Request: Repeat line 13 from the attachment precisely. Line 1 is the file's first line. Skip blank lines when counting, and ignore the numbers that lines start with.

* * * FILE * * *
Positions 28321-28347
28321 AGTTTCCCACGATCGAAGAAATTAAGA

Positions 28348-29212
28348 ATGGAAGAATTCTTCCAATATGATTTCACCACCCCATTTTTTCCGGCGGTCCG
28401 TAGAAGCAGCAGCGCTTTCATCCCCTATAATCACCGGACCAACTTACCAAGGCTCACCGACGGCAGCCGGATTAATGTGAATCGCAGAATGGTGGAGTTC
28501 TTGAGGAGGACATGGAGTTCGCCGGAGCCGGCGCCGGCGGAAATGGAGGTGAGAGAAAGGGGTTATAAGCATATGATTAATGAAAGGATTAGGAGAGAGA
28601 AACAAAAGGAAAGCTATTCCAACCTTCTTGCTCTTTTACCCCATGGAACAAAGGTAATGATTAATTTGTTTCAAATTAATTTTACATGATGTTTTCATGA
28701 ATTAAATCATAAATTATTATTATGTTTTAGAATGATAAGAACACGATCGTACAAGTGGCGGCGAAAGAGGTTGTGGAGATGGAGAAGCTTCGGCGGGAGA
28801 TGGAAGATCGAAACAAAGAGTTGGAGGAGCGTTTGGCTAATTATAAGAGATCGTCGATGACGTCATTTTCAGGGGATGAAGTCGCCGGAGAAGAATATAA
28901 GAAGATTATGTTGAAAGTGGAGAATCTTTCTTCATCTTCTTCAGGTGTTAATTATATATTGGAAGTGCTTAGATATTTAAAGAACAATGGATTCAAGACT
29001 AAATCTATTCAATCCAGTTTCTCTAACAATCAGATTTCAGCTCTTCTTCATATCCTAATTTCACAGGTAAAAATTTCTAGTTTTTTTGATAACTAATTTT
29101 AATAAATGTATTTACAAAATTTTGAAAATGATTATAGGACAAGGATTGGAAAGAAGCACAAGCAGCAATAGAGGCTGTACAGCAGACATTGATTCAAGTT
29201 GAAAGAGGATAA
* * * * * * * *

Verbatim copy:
29201 GAAAGAGGATAA